2. Grant of Atlantic's motion for summary judgment.
“Summary judgment is proper when there is no genuine issue of material fact and the movant is entitled to judgment as a matter of law. OCGA § 9-11-56 (c). This [c]ourt applies a de novo standard of review to an appeal from the grant of summary judgment and we view the evidence in the light most favorable to the nonmovant.” Davis v. Overall, 301 Ga. App. 4, 5 (686 SE2d 839) (2009) (citation omitted).
The parties dispute much of the evidence, and Atlantic argues that we should apply the rule articulated in Prophecy Corp. v. Charles Rossignol, Inc., 256 Ga. 27, 28 (1) (343 SE2d 680) (1986), to construe the arguably contradictory testimony of Phoenix's manager against Phoenix, even though Phoenix is the nonmovant. We decline to do so, because Phoenix's manager is not a party to this case and the excerpts of his testimony included in the record before us do not reflect that he gave the testimony as Phoenix's representative under OCGA § 9-11-30 (b) (6). The Prophecy rule does not apply to the testimony of a non-party witness. Thompson v. Ezor, 272 Ga. 849, 851 (2) (536 SE2d 749) (2000).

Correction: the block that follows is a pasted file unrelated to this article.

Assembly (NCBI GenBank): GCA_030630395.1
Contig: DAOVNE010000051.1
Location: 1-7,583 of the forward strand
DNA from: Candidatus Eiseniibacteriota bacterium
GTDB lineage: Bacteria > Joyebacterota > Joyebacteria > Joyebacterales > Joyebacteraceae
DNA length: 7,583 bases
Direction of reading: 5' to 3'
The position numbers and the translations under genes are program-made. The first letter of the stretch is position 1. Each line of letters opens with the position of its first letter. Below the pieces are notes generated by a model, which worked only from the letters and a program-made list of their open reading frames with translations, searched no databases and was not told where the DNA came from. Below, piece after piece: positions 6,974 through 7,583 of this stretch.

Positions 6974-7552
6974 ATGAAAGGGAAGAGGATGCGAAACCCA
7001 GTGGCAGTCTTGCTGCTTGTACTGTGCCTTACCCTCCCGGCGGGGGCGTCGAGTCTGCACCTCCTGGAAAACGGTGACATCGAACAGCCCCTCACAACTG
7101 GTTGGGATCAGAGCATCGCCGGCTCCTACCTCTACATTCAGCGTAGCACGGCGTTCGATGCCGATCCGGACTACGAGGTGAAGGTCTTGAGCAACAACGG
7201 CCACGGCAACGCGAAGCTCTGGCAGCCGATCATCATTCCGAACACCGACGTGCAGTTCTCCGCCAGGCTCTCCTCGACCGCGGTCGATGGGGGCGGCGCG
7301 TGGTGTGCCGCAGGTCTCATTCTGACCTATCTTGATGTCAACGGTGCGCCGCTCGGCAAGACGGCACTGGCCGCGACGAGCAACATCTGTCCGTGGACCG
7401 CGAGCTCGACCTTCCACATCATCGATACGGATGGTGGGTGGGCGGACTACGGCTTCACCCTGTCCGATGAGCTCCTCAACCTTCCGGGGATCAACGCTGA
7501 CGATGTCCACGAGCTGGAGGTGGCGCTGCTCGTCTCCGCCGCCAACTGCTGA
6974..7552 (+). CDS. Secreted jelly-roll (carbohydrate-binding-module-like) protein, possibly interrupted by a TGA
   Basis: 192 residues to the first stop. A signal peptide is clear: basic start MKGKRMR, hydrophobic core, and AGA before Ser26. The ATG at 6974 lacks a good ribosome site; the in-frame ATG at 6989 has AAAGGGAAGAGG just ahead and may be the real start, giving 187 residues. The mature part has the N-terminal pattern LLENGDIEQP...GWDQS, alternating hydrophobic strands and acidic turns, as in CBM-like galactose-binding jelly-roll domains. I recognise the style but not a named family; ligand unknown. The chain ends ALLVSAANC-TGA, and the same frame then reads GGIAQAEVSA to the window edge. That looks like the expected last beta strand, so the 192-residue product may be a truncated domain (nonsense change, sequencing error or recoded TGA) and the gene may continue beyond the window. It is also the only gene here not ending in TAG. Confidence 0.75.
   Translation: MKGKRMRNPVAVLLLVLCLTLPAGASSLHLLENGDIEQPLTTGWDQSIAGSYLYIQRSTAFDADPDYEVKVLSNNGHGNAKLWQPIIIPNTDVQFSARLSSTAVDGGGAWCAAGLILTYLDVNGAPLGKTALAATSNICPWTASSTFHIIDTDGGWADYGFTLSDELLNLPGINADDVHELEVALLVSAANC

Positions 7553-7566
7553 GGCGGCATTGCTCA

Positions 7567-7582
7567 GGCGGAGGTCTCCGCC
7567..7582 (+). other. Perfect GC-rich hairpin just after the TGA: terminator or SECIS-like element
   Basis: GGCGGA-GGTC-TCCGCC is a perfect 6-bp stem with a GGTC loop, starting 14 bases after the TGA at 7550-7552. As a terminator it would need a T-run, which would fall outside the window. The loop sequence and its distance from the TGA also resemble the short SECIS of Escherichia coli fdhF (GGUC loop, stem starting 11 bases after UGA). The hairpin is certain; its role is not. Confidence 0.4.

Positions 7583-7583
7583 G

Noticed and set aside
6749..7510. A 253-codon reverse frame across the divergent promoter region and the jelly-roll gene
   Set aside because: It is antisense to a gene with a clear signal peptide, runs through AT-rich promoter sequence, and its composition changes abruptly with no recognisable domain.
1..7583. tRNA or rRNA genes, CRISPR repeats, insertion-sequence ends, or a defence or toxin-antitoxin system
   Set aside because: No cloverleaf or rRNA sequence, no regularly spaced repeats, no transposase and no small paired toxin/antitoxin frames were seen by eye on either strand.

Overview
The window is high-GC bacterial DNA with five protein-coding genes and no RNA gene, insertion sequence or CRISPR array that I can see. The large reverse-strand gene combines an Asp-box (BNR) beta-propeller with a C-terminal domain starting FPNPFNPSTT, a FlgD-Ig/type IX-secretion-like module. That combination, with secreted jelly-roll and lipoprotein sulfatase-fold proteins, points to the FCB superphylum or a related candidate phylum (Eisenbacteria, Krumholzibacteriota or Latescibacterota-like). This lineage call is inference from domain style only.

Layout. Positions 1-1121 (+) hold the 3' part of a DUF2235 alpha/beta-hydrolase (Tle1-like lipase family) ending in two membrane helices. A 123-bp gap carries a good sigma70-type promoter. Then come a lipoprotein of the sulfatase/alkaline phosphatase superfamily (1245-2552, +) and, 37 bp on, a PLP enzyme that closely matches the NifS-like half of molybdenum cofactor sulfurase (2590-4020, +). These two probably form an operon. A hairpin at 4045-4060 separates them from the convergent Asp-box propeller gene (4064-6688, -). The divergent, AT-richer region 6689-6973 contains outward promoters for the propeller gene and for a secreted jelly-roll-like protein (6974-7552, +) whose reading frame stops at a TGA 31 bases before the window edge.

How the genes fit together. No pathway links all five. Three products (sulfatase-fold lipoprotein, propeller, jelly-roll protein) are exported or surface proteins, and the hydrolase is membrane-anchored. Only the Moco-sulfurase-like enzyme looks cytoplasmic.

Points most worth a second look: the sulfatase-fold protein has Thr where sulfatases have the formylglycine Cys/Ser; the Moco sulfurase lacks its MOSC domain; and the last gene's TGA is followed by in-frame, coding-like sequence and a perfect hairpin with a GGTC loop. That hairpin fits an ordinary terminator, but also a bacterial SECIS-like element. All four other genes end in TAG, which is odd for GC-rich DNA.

Viewed in the light most favorable to Phoenix as the nonmovant, the evidence showed that in early 2008, Phoenix hired Atlantic to conduct a “Phase 1 Environmental Assessment” — a “field and paper study” which does not involve physical sampling of soil or water — of approximately 45 acres of real property (“the property”) that Phoenix proposed to buy and develop into a residential community. As part of its work, Atlantic issued a written report. It reported that an adjacent landowner had encroached on and was using a small portion of the property as a “soil/stone storage yard.” Atlantic also wrote that it did not recommend an additional environmental investigation.